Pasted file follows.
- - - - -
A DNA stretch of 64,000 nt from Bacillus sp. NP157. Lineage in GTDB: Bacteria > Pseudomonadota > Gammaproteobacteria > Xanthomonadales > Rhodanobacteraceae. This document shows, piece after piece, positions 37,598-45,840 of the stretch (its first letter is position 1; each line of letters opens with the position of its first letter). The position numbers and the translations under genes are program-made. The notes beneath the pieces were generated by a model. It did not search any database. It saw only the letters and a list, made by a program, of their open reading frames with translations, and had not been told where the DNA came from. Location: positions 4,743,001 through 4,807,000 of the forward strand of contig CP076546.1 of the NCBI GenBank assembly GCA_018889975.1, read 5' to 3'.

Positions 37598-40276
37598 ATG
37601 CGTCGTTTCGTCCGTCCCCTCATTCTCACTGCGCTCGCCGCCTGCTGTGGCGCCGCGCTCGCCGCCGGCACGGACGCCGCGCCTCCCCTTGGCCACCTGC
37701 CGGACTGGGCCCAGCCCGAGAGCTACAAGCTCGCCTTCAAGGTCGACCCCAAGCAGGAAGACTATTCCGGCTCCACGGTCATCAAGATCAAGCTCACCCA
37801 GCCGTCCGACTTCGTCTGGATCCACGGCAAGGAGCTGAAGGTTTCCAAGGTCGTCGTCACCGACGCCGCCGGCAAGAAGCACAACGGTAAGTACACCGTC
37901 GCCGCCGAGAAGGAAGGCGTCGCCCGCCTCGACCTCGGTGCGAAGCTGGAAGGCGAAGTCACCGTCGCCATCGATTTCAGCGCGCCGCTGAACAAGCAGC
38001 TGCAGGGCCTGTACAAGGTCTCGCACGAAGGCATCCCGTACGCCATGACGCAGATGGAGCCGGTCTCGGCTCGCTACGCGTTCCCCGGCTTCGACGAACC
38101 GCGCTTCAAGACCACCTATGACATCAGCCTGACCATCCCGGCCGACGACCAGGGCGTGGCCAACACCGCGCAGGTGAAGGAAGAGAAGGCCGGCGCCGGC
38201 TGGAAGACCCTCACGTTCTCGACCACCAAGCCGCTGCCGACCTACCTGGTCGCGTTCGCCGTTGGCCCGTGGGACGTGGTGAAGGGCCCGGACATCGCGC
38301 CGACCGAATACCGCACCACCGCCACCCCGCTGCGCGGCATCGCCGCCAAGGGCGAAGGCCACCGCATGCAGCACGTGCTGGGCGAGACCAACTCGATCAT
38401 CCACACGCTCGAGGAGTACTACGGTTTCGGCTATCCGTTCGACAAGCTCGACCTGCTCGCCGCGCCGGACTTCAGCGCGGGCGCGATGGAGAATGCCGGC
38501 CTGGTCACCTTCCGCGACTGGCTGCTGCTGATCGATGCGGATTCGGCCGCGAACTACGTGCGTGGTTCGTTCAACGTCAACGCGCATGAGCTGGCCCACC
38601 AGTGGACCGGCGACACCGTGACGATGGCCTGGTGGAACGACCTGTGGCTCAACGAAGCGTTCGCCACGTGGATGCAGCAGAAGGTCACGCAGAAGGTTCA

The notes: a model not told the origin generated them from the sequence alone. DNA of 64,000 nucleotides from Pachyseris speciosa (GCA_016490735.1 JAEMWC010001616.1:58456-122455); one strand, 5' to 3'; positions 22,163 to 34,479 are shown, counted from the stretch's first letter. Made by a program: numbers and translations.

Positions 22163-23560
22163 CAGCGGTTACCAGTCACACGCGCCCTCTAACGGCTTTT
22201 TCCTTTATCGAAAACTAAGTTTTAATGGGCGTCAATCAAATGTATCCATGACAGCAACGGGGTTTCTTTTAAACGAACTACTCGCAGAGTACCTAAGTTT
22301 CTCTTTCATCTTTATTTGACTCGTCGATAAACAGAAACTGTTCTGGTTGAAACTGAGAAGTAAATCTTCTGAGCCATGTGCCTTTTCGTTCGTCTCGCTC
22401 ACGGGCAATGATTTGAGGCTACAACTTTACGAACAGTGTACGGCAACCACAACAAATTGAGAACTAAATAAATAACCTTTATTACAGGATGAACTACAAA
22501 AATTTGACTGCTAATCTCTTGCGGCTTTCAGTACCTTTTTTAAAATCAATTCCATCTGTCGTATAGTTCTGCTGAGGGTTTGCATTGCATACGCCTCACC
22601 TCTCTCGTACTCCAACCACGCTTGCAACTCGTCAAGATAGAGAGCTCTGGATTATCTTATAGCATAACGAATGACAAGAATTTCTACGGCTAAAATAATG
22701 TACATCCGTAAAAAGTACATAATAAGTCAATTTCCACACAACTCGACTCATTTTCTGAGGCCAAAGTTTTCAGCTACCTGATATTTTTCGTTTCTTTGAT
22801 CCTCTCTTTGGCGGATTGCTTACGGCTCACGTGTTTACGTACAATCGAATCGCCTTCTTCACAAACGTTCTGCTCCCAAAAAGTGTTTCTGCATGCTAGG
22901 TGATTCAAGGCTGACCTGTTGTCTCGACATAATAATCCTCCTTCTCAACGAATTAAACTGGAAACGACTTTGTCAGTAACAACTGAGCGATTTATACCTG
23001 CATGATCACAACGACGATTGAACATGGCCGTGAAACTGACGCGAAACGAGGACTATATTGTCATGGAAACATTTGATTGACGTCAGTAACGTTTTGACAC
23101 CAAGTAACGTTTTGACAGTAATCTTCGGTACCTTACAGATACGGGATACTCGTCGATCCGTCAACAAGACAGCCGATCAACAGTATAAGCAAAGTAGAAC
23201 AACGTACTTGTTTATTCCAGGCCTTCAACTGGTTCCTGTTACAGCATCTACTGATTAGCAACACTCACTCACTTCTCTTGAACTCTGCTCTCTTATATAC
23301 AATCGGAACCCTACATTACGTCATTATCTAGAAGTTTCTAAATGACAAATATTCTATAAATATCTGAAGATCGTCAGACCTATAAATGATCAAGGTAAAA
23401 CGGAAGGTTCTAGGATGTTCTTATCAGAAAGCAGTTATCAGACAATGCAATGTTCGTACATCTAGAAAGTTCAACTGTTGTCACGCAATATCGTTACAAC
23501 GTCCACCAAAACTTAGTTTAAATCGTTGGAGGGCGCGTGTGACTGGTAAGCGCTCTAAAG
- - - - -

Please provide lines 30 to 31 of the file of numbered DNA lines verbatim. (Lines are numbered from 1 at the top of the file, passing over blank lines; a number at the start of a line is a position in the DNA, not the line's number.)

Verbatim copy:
23401 CGGAAGGTTCTAGGATGTTCTTATCAGAAAGCAGTTATCAGACAATGCAATGTTCGTACATCTAGAAAGTTCAACTGTTGTCACGCAATATCGTTACAAC
23501 GTCCACCAAAACTTAGTTTAAATCGTTGGAGGGCGCGTGTGACTGGTAAGCGCTCTAAAG